South African captain Faf du Plessis has spoken of the need to learn from their mistakes and try and get better following the 203-run defeat in the first Test against India. While there is no doubt that the visitors will try their best to turn things around in the two remaining Tests at Pune and Ranchi it may not be easy.

For one thing India is virtually impossible to beat at home. Secondly there is a vast difference between the team personnel. While the South African team has some world class players the home team has several. This is confirmed by the ICC player rankings. And speaking of rankings India are perched on the top while South Africa are at No 3. Also given that the surfaces for the remaining two Tests at Pune and Ranchi are not likely to be different it is difficult to see any change in the scenario.

Moreover South Africa notched up the last of their five Test victories in India in February 2010. Among all countries that they have played in since coming back to Test cricket in 1992 they have one of their worst records in India having lost eight and drawn three before embarking on their current tour.

South Africa has some inherent weaknesses in both batting and bowling and this was exposed during the first Test. The batting is susceptible against spin while the bowling is overdependent on pace. At Vizag the South Africans tried to play catch-up with the home team by including three spinners and omitting Lungi Ngidi. It was always on the cards that the move would backfire as their spin trio lacked the class, skill and experience of the Indian spin duo. The fact that Keshav Maharaj conceded 318 runs for his five wickets and Dane Peidt’s solitary wicket cost him 209 runs only drives home this point.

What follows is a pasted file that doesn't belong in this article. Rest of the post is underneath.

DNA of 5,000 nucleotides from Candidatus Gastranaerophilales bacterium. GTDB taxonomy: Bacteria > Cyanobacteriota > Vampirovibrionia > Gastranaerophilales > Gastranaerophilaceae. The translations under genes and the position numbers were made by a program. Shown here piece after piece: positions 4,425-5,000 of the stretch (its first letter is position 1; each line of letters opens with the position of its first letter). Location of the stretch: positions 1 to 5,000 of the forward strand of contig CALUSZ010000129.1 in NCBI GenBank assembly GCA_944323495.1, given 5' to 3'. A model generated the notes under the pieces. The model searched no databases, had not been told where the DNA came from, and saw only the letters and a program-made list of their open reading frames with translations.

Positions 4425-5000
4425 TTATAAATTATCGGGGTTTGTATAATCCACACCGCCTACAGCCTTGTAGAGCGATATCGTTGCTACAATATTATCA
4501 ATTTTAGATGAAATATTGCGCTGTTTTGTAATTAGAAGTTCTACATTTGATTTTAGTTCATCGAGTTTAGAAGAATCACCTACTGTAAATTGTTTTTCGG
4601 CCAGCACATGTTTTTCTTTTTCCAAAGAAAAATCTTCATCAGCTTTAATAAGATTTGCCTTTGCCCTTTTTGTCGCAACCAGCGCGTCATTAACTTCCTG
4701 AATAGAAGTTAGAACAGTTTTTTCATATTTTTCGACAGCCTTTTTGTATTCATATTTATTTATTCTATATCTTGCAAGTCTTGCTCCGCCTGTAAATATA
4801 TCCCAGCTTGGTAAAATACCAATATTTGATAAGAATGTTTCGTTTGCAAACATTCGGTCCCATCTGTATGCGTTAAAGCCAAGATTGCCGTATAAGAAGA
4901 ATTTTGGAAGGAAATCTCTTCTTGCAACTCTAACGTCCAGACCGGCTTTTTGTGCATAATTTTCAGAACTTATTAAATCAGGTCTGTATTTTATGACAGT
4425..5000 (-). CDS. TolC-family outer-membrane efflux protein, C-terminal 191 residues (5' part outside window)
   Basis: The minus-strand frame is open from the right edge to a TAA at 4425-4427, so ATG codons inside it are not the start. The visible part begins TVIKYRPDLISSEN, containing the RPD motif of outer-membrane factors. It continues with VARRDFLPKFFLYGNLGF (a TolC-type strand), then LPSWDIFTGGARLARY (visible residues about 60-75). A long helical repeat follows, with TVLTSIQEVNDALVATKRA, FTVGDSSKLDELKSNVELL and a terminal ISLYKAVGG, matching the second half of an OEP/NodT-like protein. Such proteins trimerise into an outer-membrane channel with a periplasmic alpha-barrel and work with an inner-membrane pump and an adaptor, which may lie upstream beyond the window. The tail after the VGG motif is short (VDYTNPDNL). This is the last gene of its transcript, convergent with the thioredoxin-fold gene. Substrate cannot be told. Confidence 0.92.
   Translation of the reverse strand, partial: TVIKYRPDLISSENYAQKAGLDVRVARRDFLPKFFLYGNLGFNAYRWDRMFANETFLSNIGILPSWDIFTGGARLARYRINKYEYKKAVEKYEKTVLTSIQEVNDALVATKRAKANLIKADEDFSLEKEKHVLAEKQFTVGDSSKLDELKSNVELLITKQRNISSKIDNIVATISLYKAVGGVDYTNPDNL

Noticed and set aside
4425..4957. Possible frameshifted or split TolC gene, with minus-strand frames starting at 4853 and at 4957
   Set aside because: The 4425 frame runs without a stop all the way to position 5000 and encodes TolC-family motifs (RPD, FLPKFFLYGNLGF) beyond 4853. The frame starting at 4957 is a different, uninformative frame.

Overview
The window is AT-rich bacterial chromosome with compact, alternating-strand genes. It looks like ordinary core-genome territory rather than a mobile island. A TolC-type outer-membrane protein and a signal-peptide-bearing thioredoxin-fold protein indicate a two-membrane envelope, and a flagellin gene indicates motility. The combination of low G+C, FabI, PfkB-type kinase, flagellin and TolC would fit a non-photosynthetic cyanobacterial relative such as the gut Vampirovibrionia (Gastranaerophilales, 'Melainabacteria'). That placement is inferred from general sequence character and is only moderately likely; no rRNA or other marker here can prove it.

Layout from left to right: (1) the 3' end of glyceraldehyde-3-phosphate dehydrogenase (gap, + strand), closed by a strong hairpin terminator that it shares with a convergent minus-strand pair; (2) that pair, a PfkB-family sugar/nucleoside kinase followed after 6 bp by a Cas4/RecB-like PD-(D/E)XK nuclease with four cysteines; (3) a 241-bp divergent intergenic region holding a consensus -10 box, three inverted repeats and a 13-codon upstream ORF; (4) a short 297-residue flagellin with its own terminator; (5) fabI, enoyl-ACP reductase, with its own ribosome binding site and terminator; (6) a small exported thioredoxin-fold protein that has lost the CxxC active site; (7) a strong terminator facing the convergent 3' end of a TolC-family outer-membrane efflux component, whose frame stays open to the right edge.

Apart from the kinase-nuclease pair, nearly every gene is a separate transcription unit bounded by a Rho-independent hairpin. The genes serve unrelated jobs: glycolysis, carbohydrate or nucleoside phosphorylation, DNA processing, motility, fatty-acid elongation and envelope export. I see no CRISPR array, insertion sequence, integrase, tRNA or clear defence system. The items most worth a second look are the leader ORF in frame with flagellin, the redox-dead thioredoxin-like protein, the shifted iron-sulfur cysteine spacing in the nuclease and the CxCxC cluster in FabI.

The South African pace attack is deadly on their more responsive surfaces back home but on Indian pitches their wings are clipped which means that the bowling will make little impact on the strong Indian batting line-up. The fact that they took only eleven wickets while conceding 825 runs is the ultimate proof of this. All the same the visitors will do well to include Lungi Ngidi in place of Peidt for the second Test. Three pace bowlers will always be the better option for South Africa than three spinners. They can also consider strengthening the batting for they have part time bowlers in a couple of batsmen

Except for a brief spell on the third day when Dean Elgar, du Plessis and Quinton de Kock played the rescue act India always looked like winning the match. The home team can take credit for a thoroughly professional performance. The batting and bowling shone in unison and unlike the previous encounter four years ago when Ravi Ashwin and Ravindra Jadeja wrought havoc this time Shami came up with an inspired display in the second innings. However there is no denying the fact that it was spin that again played a major role and Ashwin in particular was outstanding. Let there be no doubt whatsoever that he is India’s No 1 spin bowler and if one goes by the cricketing adage that a spinner continues to improve in his mid 30s then the 33-year-old Chennai born off spinner is all set to crack more records in the future.

But the most heartening aspect of the victory was the batting of the openers. Coming into the game under tremendous pressure Rohit Sharma delivered in style joining the ranks of only five other Indians with a century in each innings of a Test. Perhaps even more encouraging was the double century by Mayank Agarwal. There was never any doubt as to the capabilities of the middle order and the only question mark remained over the opening slots. With that being answered in the most emphatic manner Indian batting could touch even greater heights in future.